CD/LP/TRACK REVIEW

Steve Olson: Conversations

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For his first recording as a leader, drummer/percussionist Steve Olson asked six of his friends to engage in completely unrehearsed and improvised duo “conversations." Olson states in the notes that in his opinion, “the best music has an element of dialogue in it, both between the musicians, and between the players and the listener who is hearing and reacting emotionally." The result of these encounters are fifteen tracks which strongly support his stance from both viewpoints, although much concentration is required of the listener. The aural textures created are, not surprisingly, sparse, but within a large ...

CD/LP/TRACK REVIEW

Elizabeth Shepherd: Signal

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Montreal-based singer Elizabeth Shepherd gently stirs jazz with an underground pop aesthetic in Signal. Similar to the fresh styles of contemporaries such as Esperanza Spalding and Gretchen Parlato, Shepherd's appeal is heard in her multifaceted gifts as a songwriter, musician, and composer; attributes which garnered her a Juno Award nomination for Best Vocal Jazz Album for her 2012 release Rewind (Linus Entertainment). Signal takes a soulful groove-centric stance with tight rhythmic hooks and beats that would fit comfortably in a club-like setting as some tracks segue into one another like a DJ set mix. The music is ...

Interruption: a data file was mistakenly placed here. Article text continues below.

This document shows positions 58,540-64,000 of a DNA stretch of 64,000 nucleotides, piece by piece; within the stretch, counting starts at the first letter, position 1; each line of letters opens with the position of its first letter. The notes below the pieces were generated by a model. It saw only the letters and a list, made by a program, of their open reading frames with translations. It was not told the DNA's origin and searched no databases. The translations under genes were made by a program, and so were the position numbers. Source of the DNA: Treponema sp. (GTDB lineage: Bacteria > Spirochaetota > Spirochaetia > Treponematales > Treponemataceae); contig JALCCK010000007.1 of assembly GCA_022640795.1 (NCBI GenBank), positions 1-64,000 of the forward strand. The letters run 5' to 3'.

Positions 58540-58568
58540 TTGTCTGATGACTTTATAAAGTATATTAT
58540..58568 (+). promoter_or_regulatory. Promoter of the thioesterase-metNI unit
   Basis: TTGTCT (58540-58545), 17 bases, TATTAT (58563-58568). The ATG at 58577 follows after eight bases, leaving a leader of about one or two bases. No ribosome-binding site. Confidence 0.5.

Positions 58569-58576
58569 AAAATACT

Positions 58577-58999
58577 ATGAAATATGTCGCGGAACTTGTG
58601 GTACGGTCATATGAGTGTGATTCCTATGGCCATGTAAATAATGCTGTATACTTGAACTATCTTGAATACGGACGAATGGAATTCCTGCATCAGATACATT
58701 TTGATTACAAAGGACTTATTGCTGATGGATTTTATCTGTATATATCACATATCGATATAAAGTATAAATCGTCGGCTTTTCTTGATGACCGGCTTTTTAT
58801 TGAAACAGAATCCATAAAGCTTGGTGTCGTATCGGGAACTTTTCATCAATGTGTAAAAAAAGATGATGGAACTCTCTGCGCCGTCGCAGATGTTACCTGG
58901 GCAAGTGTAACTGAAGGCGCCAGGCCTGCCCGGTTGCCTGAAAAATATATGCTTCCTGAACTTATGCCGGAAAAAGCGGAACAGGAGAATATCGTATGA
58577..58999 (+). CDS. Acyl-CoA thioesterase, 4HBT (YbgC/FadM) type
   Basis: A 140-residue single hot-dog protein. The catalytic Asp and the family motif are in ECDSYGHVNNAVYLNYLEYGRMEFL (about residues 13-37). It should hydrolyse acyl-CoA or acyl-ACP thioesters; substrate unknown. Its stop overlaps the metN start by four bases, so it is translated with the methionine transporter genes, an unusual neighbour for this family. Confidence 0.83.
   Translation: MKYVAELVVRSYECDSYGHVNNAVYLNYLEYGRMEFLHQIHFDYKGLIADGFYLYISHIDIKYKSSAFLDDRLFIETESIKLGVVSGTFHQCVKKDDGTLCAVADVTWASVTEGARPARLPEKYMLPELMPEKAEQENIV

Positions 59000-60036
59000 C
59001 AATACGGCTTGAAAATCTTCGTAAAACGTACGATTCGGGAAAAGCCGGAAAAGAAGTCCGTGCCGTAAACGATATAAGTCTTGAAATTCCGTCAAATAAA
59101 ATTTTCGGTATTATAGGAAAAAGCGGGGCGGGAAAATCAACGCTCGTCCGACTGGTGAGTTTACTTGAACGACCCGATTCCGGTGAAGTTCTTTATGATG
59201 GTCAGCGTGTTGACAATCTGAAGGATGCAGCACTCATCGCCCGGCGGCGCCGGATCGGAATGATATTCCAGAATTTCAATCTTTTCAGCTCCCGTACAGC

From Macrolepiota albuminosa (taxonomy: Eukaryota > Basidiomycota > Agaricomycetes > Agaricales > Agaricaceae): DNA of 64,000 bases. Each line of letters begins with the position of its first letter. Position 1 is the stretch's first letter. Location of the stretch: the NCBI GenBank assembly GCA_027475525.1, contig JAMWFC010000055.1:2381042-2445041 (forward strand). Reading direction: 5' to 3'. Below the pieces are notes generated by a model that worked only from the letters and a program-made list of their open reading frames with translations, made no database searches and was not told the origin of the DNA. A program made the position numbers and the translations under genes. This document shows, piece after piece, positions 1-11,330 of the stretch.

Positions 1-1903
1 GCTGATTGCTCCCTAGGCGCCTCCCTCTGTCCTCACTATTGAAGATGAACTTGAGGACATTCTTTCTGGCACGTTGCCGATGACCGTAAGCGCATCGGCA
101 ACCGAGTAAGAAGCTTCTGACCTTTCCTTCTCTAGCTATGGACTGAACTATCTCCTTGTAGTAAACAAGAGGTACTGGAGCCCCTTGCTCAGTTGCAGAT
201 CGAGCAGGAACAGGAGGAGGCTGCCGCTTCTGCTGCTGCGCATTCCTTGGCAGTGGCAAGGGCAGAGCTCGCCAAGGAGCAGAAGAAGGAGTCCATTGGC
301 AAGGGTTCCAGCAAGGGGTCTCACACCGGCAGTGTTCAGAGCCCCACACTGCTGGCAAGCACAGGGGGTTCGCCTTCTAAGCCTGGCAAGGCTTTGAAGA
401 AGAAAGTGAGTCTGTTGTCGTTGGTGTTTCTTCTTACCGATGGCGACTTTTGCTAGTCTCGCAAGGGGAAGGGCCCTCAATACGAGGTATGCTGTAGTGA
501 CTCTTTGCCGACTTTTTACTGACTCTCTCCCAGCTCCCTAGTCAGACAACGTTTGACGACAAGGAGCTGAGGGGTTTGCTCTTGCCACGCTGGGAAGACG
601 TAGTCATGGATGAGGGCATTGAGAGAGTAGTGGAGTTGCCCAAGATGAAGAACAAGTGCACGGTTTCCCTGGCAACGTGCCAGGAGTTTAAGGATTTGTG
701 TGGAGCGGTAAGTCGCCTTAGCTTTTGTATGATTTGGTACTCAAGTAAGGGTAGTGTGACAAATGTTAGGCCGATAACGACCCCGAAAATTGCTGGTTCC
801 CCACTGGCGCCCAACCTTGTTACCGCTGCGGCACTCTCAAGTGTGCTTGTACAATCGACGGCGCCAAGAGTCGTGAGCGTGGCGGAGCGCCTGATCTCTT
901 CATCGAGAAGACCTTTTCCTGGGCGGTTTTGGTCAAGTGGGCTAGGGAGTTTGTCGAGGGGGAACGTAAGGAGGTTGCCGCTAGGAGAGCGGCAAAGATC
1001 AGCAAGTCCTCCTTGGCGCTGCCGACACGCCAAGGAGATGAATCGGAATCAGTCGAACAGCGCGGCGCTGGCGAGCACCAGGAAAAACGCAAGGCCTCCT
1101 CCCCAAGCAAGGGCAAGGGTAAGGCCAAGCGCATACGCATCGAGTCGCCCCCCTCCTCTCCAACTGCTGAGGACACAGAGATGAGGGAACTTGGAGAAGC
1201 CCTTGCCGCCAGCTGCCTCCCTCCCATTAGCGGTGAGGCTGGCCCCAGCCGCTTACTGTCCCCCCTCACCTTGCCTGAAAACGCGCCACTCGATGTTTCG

MULTIPLE REVIEWS

Kyle Shepherd: Where Dream States Meet Reality

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The Standard Bank Young Artist Awards program has been shining a light on some of the best and brightest South African up-and-comers in music, drama, dance, film, and other art forms since 1984. Almost from the start, and for the two decades that followed, music was simply represented with one umbrella category when these awards were given out, but jazz finally earned its own place at the table in 2006. Since that time, rising stars like drummer Kesivan Naidoo, pianist Bokani Dyer, and bassist Shane Cooper have all been rightly recognized with this honor. Pianist Kyle Shepherd joined ...